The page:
The passage of time and our circardian rhythms are again central. In my show, the performance video Synonym connotes the dizzying passage of time and the elemental nature of our existence. I seek a reversal by turning the body into a metaphorical piece of clay. The incessant barrage of primitive forces one after the other ignites a relatable claustrophobia resulting from our realisation that ultimately we have little choice but to succumb to the mercy of something larger than us.
Fall of the Buckler is a series of prints that were screen printed, but the pulp that used to make the paper is charged with my blood. That blood is ‘unseen’, much like blood that is present under our skin. The slices are that of the heart, the organ that pumps blood to the entire body. The dent present on each sheet is made with a sharp object piercing through the bunch of paper together.
In one section of my show, in Earworm, I have created a 3D replica of my skull, inverted it and filled it with water, and activated this liquid vessel with a re-created traditional Bene-Israeli funeral song on a cello and documented the movement of water. On the other hand, in That Quiet Corner I juxtapose the black skeleton of a bed, light and an image of the sky with tombstones glancing in from the corners – a view of the universe as I lay down in a cemetery. Over this image I placed a tessellated mesh of the three-dimensional form of my skull, unravelled and unwrapped to be laid flat on a two-dimensional surface, juxtaposing the two with an invisible curtain of air between them.
In A premature Burial, I string together pieces of terracotta clay with surgical thread, creating an allusion to a dismembered body. The pieces that were once a part of a single lump of clay equal in weight to my own body, were repeatedly amputated, wrapped and sutured shut with surgical thread and later reconnected through a dark web dismembered but still together.
In the installation that forms the title of the show, So It Goes, comprises of 382 porcelain replicas of my uterus are placed in individual glass, each one uniquely folded, like the ritual of shrouding a deceased body.
My work then is in an attempt to reach a stage of surrender where I acknowledge my fear to the world through my work, by making my body a transient medium.
How does your exploration of the cycle of life in “So It Goes” differ from your earlier projects such as Kenosis and The Dance of Death?
I think “So iI Goes” does not really differ drastically from my earlier projects, I continue to explore my own mortality through these works. “Transience”, my earlier body of work, was a staging of the ephemeral (becoming) permanent, reflecting the tussle of mortality and the coil. The scrutiny was on the portrayal of the inner struggles of someone coming face to face with the idea of death. Based on the concept of duality, life led to death as much as the acceptance of death was the only way to live life to the fullest. In 5 seconds later, I created a replica of my own body, immersed it in water and recorded its slow disintegration in a series of images.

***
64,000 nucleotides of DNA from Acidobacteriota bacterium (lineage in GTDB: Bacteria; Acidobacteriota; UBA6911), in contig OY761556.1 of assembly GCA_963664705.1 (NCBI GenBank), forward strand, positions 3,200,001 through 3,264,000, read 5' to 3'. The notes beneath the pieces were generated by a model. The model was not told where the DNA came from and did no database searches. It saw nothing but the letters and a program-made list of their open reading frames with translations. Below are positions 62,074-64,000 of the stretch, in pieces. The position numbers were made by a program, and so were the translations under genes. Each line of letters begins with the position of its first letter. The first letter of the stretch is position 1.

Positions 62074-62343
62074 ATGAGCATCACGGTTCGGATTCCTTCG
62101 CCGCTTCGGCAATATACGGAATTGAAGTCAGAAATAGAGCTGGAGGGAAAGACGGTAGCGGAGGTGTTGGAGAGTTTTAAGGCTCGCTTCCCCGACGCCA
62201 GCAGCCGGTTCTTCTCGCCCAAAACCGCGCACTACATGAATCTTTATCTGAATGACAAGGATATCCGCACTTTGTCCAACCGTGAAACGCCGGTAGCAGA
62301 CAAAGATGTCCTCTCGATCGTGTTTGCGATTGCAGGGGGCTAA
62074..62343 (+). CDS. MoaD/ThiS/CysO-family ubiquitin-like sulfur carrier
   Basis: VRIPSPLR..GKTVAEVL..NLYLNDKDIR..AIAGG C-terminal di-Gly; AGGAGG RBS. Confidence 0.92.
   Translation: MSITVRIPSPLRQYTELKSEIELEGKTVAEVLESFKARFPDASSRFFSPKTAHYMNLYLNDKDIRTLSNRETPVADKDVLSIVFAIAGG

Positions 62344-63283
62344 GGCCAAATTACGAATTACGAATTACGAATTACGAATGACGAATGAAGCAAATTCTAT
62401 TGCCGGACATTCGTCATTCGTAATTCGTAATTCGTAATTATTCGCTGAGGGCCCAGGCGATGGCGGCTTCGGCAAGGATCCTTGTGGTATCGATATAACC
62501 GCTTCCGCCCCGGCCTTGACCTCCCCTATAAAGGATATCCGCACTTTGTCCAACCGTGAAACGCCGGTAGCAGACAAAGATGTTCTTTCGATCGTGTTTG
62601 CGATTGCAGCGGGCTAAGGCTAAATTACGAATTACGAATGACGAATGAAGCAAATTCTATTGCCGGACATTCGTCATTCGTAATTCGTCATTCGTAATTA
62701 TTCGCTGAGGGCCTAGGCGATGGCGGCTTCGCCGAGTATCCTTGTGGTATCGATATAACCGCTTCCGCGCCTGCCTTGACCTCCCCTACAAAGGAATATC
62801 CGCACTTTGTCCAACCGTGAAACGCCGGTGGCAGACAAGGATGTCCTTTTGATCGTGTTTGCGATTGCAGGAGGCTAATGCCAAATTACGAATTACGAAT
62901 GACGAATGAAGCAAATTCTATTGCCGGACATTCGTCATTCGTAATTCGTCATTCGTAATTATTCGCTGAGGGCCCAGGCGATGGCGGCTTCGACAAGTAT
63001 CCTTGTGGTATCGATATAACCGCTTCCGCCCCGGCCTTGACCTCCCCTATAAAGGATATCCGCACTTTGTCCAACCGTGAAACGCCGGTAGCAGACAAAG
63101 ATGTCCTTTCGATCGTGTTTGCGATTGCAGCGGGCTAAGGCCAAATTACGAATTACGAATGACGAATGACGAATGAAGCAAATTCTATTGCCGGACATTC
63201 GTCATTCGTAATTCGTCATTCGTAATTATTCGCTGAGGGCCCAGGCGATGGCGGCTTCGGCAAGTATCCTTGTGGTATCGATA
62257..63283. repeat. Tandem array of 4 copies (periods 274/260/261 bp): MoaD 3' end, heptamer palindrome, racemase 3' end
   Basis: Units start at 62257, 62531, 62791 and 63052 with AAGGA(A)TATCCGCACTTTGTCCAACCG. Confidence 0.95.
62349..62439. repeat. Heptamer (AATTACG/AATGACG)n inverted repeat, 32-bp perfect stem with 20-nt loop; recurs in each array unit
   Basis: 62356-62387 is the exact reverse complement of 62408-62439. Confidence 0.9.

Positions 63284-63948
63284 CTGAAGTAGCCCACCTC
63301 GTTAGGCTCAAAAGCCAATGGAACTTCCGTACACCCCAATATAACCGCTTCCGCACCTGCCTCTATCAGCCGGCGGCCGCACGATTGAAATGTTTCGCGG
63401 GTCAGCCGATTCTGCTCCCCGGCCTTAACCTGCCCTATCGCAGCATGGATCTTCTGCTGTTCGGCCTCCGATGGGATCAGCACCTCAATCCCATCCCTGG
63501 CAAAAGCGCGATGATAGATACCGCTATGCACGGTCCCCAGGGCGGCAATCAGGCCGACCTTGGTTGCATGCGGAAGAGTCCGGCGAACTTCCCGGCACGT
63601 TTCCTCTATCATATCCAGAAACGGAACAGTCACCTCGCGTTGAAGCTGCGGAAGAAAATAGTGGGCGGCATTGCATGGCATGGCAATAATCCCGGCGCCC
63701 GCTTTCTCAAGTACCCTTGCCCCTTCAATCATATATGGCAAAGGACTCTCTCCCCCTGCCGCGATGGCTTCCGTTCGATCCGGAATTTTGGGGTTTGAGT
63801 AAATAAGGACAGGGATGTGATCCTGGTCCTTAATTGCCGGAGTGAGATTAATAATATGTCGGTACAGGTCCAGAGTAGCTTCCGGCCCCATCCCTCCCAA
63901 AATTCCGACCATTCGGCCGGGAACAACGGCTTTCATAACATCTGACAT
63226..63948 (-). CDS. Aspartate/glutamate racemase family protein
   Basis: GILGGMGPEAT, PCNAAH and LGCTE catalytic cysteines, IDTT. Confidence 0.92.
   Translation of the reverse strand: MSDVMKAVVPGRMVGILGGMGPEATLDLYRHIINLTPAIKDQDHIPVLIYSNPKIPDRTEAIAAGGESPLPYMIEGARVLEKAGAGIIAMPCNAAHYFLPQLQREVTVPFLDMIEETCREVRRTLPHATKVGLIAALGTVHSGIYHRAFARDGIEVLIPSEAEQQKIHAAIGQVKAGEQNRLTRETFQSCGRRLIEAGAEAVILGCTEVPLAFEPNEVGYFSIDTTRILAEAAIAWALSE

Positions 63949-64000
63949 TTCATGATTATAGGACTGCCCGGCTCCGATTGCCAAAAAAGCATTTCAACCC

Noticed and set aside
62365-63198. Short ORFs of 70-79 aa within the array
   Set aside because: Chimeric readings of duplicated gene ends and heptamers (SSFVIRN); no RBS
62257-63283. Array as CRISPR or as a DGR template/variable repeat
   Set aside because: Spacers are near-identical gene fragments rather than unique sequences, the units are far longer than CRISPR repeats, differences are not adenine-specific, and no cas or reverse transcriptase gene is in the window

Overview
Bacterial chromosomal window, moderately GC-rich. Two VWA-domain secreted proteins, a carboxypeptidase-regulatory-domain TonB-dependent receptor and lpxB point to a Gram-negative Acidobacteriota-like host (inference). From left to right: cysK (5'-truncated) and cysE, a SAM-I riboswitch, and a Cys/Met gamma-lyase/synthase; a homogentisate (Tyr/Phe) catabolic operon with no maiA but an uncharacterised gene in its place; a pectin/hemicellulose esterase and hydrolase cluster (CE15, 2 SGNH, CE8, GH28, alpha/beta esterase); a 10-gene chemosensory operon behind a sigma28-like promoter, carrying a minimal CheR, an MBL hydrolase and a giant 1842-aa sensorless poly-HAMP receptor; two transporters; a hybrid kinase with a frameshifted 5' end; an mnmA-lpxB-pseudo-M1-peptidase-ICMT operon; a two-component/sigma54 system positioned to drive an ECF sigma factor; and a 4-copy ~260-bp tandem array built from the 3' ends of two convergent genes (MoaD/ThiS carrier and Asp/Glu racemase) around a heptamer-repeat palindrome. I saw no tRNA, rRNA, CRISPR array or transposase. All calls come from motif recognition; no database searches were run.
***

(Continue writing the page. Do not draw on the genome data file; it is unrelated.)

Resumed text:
A need for the microscopic view of the temporariness of life has made me experiment with various media, of which I have used clay the most extensively because of the realistic way it reflects the human form. However, in exploring further for the transient, I found 3D printing technology too an interesting method that can dissect and analyse the components that make us mortal. With the help of this technology, I excavated my own heart from my body and subjected the terracotta replica to a similar process of purging as I did with my body. I staged a confrontation wherein I immersed my own heart and recorded its disintegration in a series of 15 images entitled Kenosis. In an attempt to reach a stage of surrender I acknowledge my fear to the world through my work, by making my body a transient medium. Unlike my earlier works where I shed the human form, here everything that identified me as human to others is erased.
Dance of Death (2016) is inspired from the Flicker Fusion Phenomenon. Here, the body is not present, but my presence is evident through numerous bulbs suspended from the ceiling, which mark the date that my body came into being. Dance Macabre by Camille Saints Saens plays in the background in tune to something that is going to end unforeseen – much like birth, time and death. Veerangana Kumari Solanki writes: